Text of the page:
Getting Ready For Your First Archery Lesson
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Getting Ready For Your First Archery Lesson

August 17, 2019

So you’re looking forward to your first archery
lesson. Maybe you’re feeling a little apprehensive
about what to expect or whether you need to do anything specific. I’ve done a video on the basics of form in
case you want a head start, but this video will look at what you can expect on your first
day. Firstly, how do you go about getting into
archery? Archery is a relatively uncommon sport. It’s not surprising if you’re not sure what
you’re meant to do. I get a lot of inquiries about teams and tryouts
and memberships. However, archery clubs aren’t like most clubs,
especially in team sports which do run on a seasonal basis and with strict routines. Archery clubs are more like golf clubs in
the sense that they’re quite casual and individualised, at least to begin with. Most archery clubs have some kind of introductory
program. In Australia, it’s known as the Come And Try
program. Most clubs will run it slightly differently,
but basically you’ll be given a short talk on equipment and safety. You’ll be given a demonstration on how to
shoot and then you’ll be allowed to shoot for the next hour or two with the instructor
giving you tips on your form. Some clubs will offer an extended beginner
program that runs for several weeks, which covers the theory elements as well as practical
skills. The purpose of these courses is to give you
the fundamental knowledge to prepare you for taking up archery as a long-term interest. If you’re trying to get into the sport, these
are the sessions that you’ll want to find out about. When you call up, you’ll want to ask about
when these programs run and how much they would cost. Some clubs open all day and do
drop-in sessions, so you can turn up anytime and be taught individually. Others run set
times and require advanced booking. In short, when contacting a club, these are
the questions you need to ask. Yeah, hi, I’m wondering about when you run
your introduction sessions. Uh huh, and how much do they cost? Okay, and do I need to book? That’s actually all you need to ask. In case you’re wondering what do I need to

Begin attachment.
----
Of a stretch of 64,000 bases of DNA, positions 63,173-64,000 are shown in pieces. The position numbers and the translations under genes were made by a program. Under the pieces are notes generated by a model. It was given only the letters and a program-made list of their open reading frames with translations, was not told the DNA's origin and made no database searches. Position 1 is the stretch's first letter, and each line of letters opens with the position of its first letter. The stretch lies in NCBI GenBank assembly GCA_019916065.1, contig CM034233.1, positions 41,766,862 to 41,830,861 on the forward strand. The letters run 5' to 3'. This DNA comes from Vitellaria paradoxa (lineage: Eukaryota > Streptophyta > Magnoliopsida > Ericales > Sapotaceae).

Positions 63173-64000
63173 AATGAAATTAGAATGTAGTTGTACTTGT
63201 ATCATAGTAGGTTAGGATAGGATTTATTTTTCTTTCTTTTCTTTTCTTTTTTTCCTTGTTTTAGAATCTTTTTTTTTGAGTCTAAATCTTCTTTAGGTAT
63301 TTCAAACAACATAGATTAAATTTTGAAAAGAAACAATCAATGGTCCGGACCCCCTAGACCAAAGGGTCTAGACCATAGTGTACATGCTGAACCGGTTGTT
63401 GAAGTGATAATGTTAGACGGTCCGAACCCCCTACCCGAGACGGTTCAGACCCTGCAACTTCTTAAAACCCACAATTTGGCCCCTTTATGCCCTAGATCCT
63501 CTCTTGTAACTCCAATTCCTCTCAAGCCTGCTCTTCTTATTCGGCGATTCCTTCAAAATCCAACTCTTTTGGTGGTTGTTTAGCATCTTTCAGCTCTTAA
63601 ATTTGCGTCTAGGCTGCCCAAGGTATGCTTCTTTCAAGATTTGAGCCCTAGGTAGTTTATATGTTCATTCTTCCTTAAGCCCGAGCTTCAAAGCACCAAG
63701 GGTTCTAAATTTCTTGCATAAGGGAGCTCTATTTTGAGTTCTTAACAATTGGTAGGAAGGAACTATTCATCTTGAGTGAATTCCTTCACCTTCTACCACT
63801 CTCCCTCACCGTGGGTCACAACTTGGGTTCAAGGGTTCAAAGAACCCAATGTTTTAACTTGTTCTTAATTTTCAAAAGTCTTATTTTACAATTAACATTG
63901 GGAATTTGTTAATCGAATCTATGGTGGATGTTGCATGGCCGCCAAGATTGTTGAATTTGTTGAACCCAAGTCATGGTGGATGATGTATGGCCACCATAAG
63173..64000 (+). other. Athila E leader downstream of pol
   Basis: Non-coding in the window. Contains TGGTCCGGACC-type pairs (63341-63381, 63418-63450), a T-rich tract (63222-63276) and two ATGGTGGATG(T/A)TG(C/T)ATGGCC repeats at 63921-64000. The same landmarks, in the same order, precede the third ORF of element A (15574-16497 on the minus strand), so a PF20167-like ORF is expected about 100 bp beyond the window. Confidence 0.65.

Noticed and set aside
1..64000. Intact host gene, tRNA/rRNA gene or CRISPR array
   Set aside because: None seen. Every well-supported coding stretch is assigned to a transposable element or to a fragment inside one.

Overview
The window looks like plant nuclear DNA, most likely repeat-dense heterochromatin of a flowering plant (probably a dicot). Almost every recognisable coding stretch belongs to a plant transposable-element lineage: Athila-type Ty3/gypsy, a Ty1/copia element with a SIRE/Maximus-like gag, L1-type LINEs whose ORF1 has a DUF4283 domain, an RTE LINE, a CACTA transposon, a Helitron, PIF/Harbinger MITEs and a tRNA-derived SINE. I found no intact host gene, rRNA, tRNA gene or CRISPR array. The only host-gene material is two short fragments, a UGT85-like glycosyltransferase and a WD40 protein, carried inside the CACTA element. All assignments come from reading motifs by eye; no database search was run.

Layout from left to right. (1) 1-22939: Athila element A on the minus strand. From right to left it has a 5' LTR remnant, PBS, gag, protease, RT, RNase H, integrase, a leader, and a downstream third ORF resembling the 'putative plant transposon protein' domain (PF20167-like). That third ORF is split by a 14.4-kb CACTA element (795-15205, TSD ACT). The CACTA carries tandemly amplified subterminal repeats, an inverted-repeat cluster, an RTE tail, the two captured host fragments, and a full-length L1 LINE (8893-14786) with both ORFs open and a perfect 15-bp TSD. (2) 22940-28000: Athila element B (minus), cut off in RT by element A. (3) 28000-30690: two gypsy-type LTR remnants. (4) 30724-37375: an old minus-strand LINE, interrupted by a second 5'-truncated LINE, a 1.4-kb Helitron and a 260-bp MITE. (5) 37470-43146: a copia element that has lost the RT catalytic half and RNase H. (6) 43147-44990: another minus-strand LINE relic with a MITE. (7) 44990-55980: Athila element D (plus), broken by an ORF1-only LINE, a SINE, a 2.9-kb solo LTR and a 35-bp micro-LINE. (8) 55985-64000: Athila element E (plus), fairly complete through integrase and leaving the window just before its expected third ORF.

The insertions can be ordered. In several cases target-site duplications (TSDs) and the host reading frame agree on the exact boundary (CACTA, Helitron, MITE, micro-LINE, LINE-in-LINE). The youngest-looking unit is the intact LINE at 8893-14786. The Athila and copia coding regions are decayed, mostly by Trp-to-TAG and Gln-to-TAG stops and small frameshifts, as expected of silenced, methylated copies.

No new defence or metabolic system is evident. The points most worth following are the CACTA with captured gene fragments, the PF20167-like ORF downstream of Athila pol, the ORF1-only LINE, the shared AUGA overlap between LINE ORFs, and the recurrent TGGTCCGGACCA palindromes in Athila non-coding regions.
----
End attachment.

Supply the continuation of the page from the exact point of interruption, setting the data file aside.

bring, you actually don’t have to bring anything. Generally we ask people to wear comfortable
clothing, preferably close-fitting. If you wear puffy garments, you might have a bit
of a hard time when the bowstring hitting your sleeves or your jacket. We also tell people to wear closed shoes as
a matter of safety. In terms of equipment, you don’t have to bring
your own bow. The club will teach you using standard club
equipment. If you happen to own a bow, you can ask if
you can bring it but it’s likely that the club will ask that you not use it and you’ll
learn on the standard club equipment. The reason is the club knows its equipment,
it knows its bows, it know its capabilities, it knows its maintenance and condition. Your equipment may not be appropriate for
learning with. So they’ll ask you to not use it, especially
if your bow is very old or if the draw weight is very high. This tends to be common for people who have
bows which have been handed down to them. I often come across people who bring their
compound bows and want to have a shot. It’s one thing to bring your compound down and
shoot at the range, but it’s something different to learn archery from scratch using this bow. It’s very likely that the instructor will
ask you to use a club recurve bow rather than your compound and they’ll teach you the basics
of archery using the recurve. This is especially true if you have a very
strong hunting compound. I’m talking around 60# hunting compounds. Basically, don’t expect to be able to use
your own equipment if you’re doing an introduction session. Now, most people who attend these sessions
are just in it because they’ve always wanted to try archery, and that’s fine. One session
is usually enough for most people. The first session is usually about giving
a feel for the bow and arrow. Maybe do some scoring, but otherwise it’s mostly to have
fun. Consequently, instructors often don’t give specific advice on particular parts of